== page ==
EM3 Ether: Chinese Startup Unveils a 7mm Thick Virtual Reality Device
The Chinese start-up EM3 is showcasing an ultra-slim and light prototype of a virtual reality headset.
EM3 already made a name for itself with its EM3-Stellar kick-starter, its compact video glasses which, according to the manufacturer, can be connected to smartphones, game consoles, computers and which display 2D content on an 800-inch virtual screen.
The Chinese tech blog 7tin is now showing images of a new EM3 tech glasses prototype with the code name Ether which, according to the details, are 6.8mm thick and weigh less than 35 grams.
The new EM3 device is said to have a micro-OLED display with a resolution of 2,500×2,500 pixels per eye and a field of view of 90 degrees.
New Lenses and New Form Factor
The new form factor is made possible by a new lens system which, in spite of the small distance between the display and the lenses, can refract and bundle light rays so strongly that a sharp image is generated.
Current virtual reality headsets mostly feature Fresnel lenses that are not only heavy but also bulky and require several centimeters of space between the display and the lenses. This is what gives the current virtual reality headsets the shoebox look.
If EM3’s optical system works, its VR device could eventually shrink to the size of ordinary sunglasses. The company claims that it works.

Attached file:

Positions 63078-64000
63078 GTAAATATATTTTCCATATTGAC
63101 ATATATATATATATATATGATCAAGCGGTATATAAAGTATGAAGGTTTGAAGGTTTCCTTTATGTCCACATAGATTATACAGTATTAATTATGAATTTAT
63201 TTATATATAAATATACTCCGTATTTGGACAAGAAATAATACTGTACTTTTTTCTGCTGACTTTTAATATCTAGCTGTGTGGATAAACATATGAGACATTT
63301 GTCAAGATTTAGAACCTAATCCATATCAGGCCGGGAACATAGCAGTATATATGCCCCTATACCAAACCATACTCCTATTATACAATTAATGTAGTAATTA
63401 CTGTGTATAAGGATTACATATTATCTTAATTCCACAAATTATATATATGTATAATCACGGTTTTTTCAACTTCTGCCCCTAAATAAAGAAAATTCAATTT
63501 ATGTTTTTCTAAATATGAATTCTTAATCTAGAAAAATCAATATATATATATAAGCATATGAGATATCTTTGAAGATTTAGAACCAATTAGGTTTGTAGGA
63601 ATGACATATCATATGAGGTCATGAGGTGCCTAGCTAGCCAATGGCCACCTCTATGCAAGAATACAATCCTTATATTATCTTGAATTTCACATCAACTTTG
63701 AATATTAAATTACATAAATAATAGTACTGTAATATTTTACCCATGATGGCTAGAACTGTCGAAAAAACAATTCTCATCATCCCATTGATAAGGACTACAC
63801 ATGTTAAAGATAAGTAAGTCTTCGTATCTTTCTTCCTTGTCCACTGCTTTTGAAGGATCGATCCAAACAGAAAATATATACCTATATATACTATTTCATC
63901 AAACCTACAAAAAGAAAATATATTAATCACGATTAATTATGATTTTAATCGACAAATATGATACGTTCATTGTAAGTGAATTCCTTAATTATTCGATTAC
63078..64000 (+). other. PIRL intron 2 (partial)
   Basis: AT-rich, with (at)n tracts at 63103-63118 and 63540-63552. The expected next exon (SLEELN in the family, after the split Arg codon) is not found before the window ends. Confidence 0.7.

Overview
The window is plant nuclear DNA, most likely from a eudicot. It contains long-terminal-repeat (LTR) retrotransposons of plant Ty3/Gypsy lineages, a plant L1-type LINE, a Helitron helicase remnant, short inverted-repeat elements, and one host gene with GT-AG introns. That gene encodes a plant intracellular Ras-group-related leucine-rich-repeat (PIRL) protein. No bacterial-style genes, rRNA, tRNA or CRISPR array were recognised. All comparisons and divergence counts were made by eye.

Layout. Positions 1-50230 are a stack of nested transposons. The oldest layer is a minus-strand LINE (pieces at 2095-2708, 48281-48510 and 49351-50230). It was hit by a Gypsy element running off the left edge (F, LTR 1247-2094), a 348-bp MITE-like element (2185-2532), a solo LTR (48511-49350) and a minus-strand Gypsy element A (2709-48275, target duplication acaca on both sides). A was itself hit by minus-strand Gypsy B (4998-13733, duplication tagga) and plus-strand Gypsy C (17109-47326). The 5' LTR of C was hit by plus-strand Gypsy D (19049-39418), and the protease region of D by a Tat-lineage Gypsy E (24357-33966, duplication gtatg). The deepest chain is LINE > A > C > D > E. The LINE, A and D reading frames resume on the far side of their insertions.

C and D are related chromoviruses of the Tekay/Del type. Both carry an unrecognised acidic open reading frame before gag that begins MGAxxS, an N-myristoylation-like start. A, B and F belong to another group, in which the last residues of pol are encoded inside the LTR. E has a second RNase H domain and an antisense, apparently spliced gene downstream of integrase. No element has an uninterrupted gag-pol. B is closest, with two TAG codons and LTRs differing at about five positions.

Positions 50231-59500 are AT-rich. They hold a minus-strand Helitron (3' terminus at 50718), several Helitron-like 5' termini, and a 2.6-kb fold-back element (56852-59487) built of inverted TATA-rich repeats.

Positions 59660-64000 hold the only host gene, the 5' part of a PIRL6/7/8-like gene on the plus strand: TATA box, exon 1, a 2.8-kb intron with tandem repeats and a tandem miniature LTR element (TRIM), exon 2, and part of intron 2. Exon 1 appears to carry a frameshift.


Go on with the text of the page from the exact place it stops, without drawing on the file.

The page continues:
However, the Ether prototype showcased in the 7tin blog is likely to lack important technical components needed for autonomous virtual reality operation such as high-quality sensors for 3D tracking and batteries.
Timely Display Innovation
Still, the EM3 VR device features a timely display innovation. Meta presented a similar prototype in the summer of 2020 that relied on a wafer-thin holographic lens which resulted in a 9mm thin device with the form factor of sunglasses. The Meta prototype only consisted of an optical module with a monochrome display capable of only showing the green color.
Both of these ultra-slim virtual reality headsets are experimental research that is unlikely to be reflected in real-world products any time soon.
Thanks to the so-called pancake lenses, virtual reality headsets will soon become a lot slimmer and lighter even though may not be quite as slim as the prototypes shown above.
HTC’s Vive Flow headset and Meta’s Project Cambria are already leveraging new optics that are intended to replace the heavy and bulky Fresnel lenses that have been used over the past five years but which are significantly more expensive to manufacture.